In 1918 the Austro-Hungarian Empire collapsed, which was then followed by the rise of the Kingdom of Serbs, Croats and Slovenes, but this did not help the plight of the workers in Drvar, who became better organised and rose up to strike again in 1921.

From 1929 to 1941, Drvar was part of the Vrbas Banovina of the Kingdom of Yugoslavia. In 1932, an economic crisis resulted in the layoff of 2,000 workers.

World War II

Marshal Tito (right) with his cabinet in Drvar, 1944
Tito's cave headquarters

On 10 April, Ustaše, aligned with Nazi Germany, declared the Independent State of Croatia (NDH) and claimed as part of its territory the entire area of Bosnia and Herzegovina. In Drvar, this resulted in the beginning of the presence of the Ustaše government, the movement chiefly responsible for the World War II Holocaust in the Independent State of Croatia in which Serbs, Jews, Roma, Croat and Bosniak resistance members and political opponents were sent to concentration camps and killed. In the beginning the Ustaše contingent in Drvar consisted of the Croatian population residing in Drvar, but they were soon reinforced by others who came from outside Drvar.[citation needed]

In June 1941 Ustaše arrested a large group of prominent Drvar citizens, and took them to Risovac near Bosanski Petrovac, where they were tortured, killed and thrown into a pit.[citation needed] After the Ustaše imprisoned all Serb men from Drvar during June and July 1941, they began with the preparation to imprison and kill all Serbs from Drvar, regardless of their age and sex, including all women and children.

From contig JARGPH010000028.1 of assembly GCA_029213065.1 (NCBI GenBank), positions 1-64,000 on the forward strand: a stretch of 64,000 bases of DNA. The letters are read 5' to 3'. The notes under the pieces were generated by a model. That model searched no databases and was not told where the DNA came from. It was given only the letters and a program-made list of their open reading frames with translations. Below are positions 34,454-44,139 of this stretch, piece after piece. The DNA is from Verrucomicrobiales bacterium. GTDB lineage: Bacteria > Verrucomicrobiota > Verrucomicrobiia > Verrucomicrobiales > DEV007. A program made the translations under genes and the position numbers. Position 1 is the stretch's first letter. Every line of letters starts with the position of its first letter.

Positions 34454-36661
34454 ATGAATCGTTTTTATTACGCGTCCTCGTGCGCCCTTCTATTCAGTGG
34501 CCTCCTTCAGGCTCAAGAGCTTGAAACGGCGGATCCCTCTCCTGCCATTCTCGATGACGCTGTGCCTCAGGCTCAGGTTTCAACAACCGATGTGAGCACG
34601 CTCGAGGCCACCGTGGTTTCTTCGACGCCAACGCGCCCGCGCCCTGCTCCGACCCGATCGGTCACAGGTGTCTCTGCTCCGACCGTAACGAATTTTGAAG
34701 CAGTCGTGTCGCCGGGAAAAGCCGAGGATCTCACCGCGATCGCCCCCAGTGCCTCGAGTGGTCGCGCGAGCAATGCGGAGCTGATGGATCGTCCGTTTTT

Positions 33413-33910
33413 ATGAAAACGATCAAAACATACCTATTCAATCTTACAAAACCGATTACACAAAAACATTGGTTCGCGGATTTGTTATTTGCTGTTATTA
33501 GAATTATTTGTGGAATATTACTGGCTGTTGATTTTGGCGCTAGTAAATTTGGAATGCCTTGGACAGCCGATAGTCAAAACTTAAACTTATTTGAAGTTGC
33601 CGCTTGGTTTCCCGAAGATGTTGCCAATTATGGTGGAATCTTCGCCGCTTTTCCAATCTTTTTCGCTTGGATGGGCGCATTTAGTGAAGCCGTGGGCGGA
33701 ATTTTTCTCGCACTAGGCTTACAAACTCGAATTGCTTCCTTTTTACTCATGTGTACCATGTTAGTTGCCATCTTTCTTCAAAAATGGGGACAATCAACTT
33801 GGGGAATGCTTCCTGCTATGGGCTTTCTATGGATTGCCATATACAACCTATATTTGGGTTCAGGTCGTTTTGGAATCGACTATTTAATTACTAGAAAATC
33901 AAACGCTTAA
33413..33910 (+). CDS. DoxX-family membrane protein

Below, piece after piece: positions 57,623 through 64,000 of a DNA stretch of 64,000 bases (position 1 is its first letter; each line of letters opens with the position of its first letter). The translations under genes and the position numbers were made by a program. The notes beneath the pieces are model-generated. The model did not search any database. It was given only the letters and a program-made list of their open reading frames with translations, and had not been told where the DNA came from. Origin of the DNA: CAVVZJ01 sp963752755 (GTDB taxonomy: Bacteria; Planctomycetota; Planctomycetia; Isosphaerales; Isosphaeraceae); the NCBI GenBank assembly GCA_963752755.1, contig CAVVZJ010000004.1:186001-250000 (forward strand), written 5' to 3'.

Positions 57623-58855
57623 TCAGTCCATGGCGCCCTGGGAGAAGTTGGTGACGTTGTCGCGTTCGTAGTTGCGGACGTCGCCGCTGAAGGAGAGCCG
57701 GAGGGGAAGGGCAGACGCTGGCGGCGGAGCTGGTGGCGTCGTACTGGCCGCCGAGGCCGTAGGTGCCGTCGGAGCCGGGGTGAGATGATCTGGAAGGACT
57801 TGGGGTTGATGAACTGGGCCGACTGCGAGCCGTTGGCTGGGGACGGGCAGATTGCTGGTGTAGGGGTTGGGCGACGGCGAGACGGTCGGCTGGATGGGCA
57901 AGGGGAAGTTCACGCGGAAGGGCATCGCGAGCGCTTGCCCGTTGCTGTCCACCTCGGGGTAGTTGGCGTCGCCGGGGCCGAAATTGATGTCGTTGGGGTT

The genocidal activities of the Ustaše forced the targeted Serb population to organize an uprising known as Drvar uprising. The rebels were organized into the Kamenički, Javorje, Crljivičko-zaglavički, Boboljusko-cvjetnički, Trubarski, Mokronog and Tičevski and Grahovsko-resanovski guerrilla detachments (from the Grahovo area).[citation needed]

In more recent history, Drvar is perhaps most famous as the location of a daring airdrop raid on Drvar, codenamed "Operation Rösselsprung", on 25 May 1944, by Nazi German invaders, in an attempt to assassinate Tito. Tito, the main Partisan commander, was sheltered in the Partisan General Staff headquarters in what is now called "Tito's Cave" in the hills near Drvar at the time.

During the 4 years and 1 month of the war, Drvar was under occupation for just 390 days. 767 Drvar civilians were killed and only 13 pre-war houses still stood. Approximately 93% of the infrastructure of the town was destroyed, and the livestock population had been reduced by more than 80%.

Drvar was first occupied by the German army in April 1941, followed shortly thereafter by the Italians. Drvar continued to experience fierce fighting through mid-1942 when the last of the German and Italian forces were expelled. The Germans re-entered Drvar in 1943 and left it a burned ruin when they departed.

During the summer of 1941, the Chetniks expelled and killed the Croat (mostly Catholic) civilians in the Drvar area. The most significant event was the Trubar massacre, a civilian massacre committed by the Chetniks on 27 July 1941.

SFR Yugoslavia

In the years following the war, Drvar was rebuilt, its timber industry restored, and new metal, fabrication, and carpet industries developed. Eventually, electricity was brought to outlying villages. Over time, it became a tourist destination attracting approximately 200,000 visitors a year, primarily to Tito's Cave, and on November 24, 1981, Drvar changed its name to Titov Drvar.

Bosnian War

In September 1995, Drvar, as well as some other municipalities, was taken over by Croatian forces, and the Serb population fled. Many of them moved to Banja Luka. During this period, Drvar was nearly deserted. Leading up to 1995, Drvar was populated almost entirely by Bosnian Serbs. During the Bosnian War between 1992 and 1995, Drvar was controlled by what is now called the Republika Srpska.